On a beach or at a pool, the audience changes to become the general public. Which can be a scary thing.

  4. As you know, for beaches and leisure, I prefer to go nude where possible (sadly, the range of possibility for legal nudity is limited). Failing that, the barley-therest bikini (and yes, I feel a bit self-conscious at the beginning but usually get over it shortly into the season or the vacation). But when I’m actually swimming, I prefer a one-piece speedo, though I also have a two-piece speedo for that purpose. Bathing suit anxiety is just an extension of body image struggles, don’t you think? I agree with you that we associate swimsuits with sexy supermodels, but I also think we associate lingerie with Victoria’s Secret models. I wonder if the women who feel comfortable about how they look in their undies are wearing the same style of underwear (sexy) as Victoria Secret models, or if it’s just that, as with your choice of the athletic swimsuit, there is a larger range of underwear out there to choose from, so under garments aren’t necessarily always in the context of “sexy” whereas bikinis are?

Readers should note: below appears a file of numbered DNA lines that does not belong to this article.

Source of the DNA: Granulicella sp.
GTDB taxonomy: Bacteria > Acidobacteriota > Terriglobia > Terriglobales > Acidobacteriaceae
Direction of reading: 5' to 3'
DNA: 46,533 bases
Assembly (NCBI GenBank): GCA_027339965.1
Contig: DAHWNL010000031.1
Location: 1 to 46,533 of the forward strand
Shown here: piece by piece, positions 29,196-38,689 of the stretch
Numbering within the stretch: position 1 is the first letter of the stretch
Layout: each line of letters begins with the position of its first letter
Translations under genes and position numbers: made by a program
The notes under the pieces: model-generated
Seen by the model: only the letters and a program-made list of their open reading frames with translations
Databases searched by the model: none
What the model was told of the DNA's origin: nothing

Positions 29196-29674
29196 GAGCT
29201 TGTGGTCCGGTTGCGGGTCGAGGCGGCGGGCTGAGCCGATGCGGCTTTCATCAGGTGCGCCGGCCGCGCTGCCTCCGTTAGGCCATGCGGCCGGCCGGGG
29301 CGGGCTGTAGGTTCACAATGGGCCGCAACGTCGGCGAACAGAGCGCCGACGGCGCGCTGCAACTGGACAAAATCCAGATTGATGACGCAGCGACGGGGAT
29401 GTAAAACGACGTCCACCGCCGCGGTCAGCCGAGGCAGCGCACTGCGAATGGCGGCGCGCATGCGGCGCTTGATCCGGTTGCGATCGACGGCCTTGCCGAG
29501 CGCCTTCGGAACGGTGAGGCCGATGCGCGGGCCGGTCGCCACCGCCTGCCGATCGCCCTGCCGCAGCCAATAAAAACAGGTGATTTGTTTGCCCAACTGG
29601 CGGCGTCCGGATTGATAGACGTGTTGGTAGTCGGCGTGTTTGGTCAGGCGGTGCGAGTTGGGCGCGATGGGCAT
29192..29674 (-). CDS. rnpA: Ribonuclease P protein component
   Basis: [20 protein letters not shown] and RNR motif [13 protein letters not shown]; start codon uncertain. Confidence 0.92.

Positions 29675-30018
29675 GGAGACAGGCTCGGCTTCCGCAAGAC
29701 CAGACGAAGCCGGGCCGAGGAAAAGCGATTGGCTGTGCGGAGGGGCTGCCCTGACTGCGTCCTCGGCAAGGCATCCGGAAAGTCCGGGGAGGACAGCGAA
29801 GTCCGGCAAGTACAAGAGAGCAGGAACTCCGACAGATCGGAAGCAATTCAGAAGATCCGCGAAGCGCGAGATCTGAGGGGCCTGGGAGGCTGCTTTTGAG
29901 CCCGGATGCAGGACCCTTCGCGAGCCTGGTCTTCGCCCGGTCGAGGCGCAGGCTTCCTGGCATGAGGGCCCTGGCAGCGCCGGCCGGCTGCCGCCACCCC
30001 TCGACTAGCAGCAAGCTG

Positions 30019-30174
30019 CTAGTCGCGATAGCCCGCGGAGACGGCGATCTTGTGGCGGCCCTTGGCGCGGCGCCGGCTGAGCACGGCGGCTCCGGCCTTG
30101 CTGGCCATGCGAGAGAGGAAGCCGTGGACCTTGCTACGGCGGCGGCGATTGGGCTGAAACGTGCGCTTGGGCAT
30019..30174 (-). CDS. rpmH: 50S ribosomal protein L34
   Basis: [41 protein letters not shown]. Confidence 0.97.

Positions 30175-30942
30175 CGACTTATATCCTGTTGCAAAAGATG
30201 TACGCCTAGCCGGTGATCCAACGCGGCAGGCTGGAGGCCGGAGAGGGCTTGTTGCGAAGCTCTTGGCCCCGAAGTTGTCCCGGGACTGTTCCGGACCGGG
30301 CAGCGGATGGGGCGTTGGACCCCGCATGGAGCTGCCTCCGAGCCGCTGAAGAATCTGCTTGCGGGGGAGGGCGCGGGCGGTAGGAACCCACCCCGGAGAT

1. Not sure. It’s just funny coming from people who are comfortable in sexy lingerie and in nothing, but a bikini! Yikes. I think it’s the stranger factor along with the super model stuff.

  5. Why do we look different in underwear and in a swimsuit? Easy: the fit is not the same. The bras are designed better and fit your body better (if you get the right one that is). So there is no bulging: the bra sits on your skin. Panties are the same: they don’t usually hug you so tight as to create bulging. But the material of a swimsuit is such and the nature of the activities for it (swimming) requires that it be tighter on your body. Swimsuits expand when they get wet and if you get the panty part to fit just like your underwear, you will lose them in the water. So unless you have no fat under your skin whatsoever, there will be bulging.